Conservation Actions

The known localities of this smut fungus are not situated in a protected area.

Land/water protectionSite/area protectionLand/water managementSite/area managementHabitat & natural process restorationEducation & awarenessAwareness & communications

Research needed

Further information is needed about population levels and distribution of the fungus. It needs additional study on potential threats.

ResearchPopulation size, distribution & trendsThreatsMonitoringPopulation trendsHabitat trends

Bibliography

Denchev, C.M., Sipman, H.J.M. and Denchev, T.T. 2015. New records of smut fungi. 9. A second locality of Anthracoidea andina. Mycotaxon. In press.

Grootjans, A., Iturraspe, R., Lanting, A., Fritz, C. and Joosten, H. 2010. Ecohydrological features of some contrasting mires in Tierra del Fuego, Argentina. Mires and Peat 6: 1–15.

Grootjans, A., Iturraspe, R., Fritz, C., Moen, A. and Joosten, H. 2014. Mires and mire types of Peninsula Mitre, Tierra del Fuego, Argentina. Mires and Peat 14: 1–20.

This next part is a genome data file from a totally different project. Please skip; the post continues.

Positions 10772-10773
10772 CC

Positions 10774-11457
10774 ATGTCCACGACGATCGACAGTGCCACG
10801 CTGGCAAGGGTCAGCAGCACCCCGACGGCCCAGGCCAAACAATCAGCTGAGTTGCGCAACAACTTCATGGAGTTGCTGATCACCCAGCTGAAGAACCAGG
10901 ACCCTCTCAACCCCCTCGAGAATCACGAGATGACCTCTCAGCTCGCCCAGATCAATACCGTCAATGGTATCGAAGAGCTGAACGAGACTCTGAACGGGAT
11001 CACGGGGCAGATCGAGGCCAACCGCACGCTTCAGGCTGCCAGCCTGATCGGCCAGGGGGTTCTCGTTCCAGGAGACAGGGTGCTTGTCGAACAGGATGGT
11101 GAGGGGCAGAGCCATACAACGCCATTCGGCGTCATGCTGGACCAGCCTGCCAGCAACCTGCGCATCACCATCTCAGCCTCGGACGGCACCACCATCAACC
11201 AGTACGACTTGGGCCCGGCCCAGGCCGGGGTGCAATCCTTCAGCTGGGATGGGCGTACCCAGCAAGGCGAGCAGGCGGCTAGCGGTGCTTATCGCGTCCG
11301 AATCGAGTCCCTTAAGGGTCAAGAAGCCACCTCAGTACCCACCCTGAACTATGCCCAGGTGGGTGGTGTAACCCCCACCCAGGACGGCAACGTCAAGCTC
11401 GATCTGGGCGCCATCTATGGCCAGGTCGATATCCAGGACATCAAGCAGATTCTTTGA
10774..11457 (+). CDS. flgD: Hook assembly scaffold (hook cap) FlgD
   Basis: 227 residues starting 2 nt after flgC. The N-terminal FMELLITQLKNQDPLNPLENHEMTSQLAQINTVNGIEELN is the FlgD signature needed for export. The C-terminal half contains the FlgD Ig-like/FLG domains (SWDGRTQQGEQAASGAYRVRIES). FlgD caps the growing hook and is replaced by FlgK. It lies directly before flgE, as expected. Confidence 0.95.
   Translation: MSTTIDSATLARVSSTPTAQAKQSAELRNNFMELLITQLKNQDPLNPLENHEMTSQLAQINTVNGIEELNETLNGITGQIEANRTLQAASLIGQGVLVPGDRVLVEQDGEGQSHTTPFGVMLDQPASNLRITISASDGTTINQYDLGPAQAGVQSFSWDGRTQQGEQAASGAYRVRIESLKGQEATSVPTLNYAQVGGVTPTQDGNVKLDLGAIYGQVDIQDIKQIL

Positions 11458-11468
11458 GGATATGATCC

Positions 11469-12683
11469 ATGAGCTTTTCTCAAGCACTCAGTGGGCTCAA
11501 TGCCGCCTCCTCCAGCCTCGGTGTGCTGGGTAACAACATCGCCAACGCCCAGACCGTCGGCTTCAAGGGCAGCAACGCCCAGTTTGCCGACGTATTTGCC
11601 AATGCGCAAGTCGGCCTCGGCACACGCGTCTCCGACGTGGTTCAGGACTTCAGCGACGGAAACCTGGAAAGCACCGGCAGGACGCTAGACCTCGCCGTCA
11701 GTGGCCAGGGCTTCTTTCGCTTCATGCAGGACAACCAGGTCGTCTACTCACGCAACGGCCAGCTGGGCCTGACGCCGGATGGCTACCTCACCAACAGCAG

Iturraspe, R.J. and Urciuolo, A.B. 2004. Les tourbières de la Terre de Feu en Argentine: un patrimoine naturel très menacé. Géocarrefour 79: 325–330.

Lizarralde, M., Escobar, J. and Deferrari, G. 2004. Invader species of Argentina: A review about beaver (Castor canadensis) population situation on Tierra del Fuego ecosystem. Interciencia 29: 352–356.

Roivainen, H. 1977. Resultados micologicos de la expedición a Argentina y Chile en 1969–1970. Karstenia 17: 1–18.

Vánky, K. 2011. Smut Fungi of the World. APS Press, St. Paul, Minnesota, USA.


Citation
Denchev, C.M. & Denchev, T.T. 2015. Anthracoidea andina (Kukkonen) Vánky. In: The Global Fungal Red List Initiative. http://iucn.ekoo.se/iucn/species_view/412475/.


Known distribution - countries

Regional Population and Trends

Country Trend Redlisted